potential to restore lost function. Intervention strategies Everything may die, nothing may be regenerated. It is include gene therapy, neurotrophic factors, and cell for the science of the future to change, if possible, this transplantation (195,248,321,377), tissue engineering harsh decree” (51). Regeneration and restoration of the (402), and neurostimulation (172,369).
central nervous system (CNS) was thought to be almost Neurorestorative Therapy or Surgery. Intervention an impossibility at that time, although scientists still strategies include cell-based and pharmacological thera- tried to study the special mystery of human life through pies (423) and electrostimulation (373).
transplanting brain tissues (374), electrical stimulation Restorative Neuroscience. Intervention strategies in- (156), nerve growth factor (NGF) administration (204), clude cell transplantation, stimulation, and medicine (11).
Together, all of the medical terms mentioned above Commonly, physicians of traditional clinical disci- were not considered as distinct disciplines, but instead a plines have believed that sequelae of stroke, CNS branch of neurology, neurosurgery, or a specific kind of trauma, neurodegenerative diseases, and damage lack ef- therapy. The emergence of the term “neurorestoratol- fective treatments. The majority of the medical commu- ogy,” however, signals the birth of a new discipline, nity now still think that: “Our knowledge of the patho- which is equally important in comparison with neurol- physiological processes, both the primary as well as the ogy and neurosurgery (59). The potential mechanisms of secondary, has increased tremendously. However, all action of neurorestoratology techniques are highlighted this knowledge has only led to improved medical care but not to any therapeutic methods to restore, even par-tially, the neurological function” (8). Unfortunately, the NEURORESTORATIVE MECHANISMS
majority of physicians remain ignorant or unaware of OF CELL THERAPY
the increasing quantity of published evidence concern- Neuroprotection by Neurotrophins and Immune ing CNS functional restoration by neuromodulation, neuroprotection, axon sprouting, neural circuit recon-struction, neurogenesis, neuroregeneration, neurorepair, Bone marrow mesenchymal stem cells (BM-MSCs) and neuroreplacement in animal models and patients have the capacity to modulate immune/inflammatory re- sponses in Alzheimer disease (AD) mice, ameliorating It is the eternal desire for humans to prolong and im- their pathophysiology, and improving the cognitive de- prove their quality of life, which, with no doubt, it cline associated with amyloid-β (Aβ) deposits (199).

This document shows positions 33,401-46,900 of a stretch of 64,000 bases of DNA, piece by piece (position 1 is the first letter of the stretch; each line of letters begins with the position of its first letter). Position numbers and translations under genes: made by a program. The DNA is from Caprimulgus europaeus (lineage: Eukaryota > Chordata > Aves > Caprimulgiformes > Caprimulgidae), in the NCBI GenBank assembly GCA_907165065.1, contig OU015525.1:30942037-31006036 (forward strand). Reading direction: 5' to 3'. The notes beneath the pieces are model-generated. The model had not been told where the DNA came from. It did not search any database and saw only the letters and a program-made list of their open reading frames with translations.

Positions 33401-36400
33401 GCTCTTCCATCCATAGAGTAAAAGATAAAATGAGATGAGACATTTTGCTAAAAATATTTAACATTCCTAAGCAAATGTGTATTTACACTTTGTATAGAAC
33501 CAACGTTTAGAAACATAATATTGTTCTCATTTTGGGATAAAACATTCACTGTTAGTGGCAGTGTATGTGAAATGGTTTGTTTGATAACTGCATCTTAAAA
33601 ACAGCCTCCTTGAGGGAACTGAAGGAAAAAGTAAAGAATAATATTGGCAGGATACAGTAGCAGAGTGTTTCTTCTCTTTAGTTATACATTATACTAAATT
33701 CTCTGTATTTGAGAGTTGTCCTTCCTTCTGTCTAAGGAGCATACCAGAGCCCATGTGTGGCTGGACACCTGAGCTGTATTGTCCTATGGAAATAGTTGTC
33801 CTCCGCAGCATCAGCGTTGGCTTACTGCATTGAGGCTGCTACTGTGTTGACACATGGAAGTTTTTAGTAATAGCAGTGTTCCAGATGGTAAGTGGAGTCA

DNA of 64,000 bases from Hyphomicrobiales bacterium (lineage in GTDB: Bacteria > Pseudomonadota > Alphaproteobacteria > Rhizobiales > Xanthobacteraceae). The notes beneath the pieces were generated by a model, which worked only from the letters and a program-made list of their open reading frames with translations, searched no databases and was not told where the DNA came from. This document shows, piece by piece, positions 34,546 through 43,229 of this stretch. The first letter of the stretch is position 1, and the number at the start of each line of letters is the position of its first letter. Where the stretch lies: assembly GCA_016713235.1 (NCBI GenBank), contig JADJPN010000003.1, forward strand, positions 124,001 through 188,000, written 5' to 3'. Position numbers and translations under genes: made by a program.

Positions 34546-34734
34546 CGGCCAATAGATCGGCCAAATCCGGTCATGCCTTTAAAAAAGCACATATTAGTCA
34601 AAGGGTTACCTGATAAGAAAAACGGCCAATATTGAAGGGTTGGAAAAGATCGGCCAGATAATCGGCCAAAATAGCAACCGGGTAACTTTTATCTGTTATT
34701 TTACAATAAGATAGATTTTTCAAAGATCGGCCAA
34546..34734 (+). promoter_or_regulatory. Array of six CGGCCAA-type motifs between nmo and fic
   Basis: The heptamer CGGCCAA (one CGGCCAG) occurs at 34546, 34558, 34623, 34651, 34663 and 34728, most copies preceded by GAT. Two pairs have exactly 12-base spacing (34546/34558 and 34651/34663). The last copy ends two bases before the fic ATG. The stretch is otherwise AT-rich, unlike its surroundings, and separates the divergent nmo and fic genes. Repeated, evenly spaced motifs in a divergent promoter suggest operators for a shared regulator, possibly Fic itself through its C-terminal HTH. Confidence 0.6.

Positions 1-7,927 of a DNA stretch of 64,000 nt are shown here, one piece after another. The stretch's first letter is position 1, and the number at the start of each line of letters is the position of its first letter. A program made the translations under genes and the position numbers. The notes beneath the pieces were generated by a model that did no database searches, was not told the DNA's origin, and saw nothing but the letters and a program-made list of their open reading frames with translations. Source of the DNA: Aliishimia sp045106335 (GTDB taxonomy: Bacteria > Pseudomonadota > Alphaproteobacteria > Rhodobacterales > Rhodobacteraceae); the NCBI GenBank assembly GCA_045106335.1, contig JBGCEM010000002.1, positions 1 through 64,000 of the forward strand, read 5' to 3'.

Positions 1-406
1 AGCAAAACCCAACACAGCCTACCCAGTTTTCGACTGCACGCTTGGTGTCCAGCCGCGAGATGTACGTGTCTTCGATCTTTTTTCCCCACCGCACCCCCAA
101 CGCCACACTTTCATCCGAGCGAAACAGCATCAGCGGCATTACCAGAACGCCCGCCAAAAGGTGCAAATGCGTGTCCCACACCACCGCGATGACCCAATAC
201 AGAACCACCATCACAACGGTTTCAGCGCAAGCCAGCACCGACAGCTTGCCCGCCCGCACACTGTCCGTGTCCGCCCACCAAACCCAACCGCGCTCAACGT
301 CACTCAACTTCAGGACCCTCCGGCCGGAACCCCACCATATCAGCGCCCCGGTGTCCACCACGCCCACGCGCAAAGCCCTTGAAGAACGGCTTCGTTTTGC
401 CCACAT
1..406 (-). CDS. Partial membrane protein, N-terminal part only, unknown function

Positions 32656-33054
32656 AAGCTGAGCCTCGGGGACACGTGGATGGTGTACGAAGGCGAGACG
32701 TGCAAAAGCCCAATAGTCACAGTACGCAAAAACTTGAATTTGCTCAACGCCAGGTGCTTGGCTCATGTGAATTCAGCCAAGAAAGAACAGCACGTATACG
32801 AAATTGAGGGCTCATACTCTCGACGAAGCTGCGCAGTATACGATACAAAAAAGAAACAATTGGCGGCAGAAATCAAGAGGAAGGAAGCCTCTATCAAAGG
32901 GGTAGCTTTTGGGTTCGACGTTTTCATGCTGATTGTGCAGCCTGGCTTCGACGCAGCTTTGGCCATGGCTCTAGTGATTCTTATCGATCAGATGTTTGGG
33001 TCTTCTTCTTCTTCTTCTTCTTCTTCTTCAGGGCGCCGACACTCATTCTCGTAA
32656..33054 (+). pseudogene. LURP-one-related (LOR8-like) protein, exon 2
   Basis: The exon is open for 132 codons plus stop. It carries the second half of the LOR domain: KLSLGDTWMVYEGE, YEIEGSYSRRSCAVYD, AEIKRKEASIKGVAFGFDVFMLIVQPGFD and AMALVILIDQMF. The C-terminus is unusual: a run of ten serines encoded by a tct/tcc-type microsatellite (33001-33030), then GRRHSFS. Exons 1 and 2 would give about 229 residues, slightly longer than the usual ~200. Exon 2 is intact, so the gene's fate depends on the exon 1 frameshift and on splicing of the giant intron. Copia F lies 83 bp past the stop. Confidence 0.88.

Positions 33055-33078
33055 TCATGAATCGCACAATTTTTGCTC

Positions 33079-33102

should be the instinct and responsibility of physicians Neural stem/precursor cells (NSPCs) can be used as an and neuroscientists to search for effective methods. Ob- immune regulatory tool for autoimmune encephalomy- viously, it is inappropriate and overly pessimistic for elitis (300). In parallel, olfactory ensheathing cells (OECs) physicians to always say that there is no way to help play a role in neuroprotection through the secretion of patients with the sequelae of diseases and damage to the neurotrophins or growth factors (350). Studies by Chopp CNS. Therefore, the new discipline, Neurorestoratology, and colleagues have proven that transplanting MSCs is bound to arise from neuroscientific innovation, filling into the brain leads to secretion of neurotrophins, growth in the question-marked frame shown in Figure 1, which factors and other supportive substances after brain injury aims to create effective therapeutic strategies to benefit (307), which change the microenvironment in the dam- aged area and continually facilitate endogenous neuro-restorative mechanisms by reducing apoptotic cell death (55). Garbuzova-Davis et al. (114) and Zwart et al. (429)reported that an appropriate dose of mononuclear human Restorative Neurology. Dimitrijevic put forward this umbilical cord blood (MNC hUCB) cells may provide a term in 1985. It was defined as the branch of the neuro- neuroprotective effect for motor and optic neurons logical sciences that applied active procedures to im- through the active involvement of these cells in modu- prove the functioning of the impaired nervous system lating the host’s immune inflammatory system response.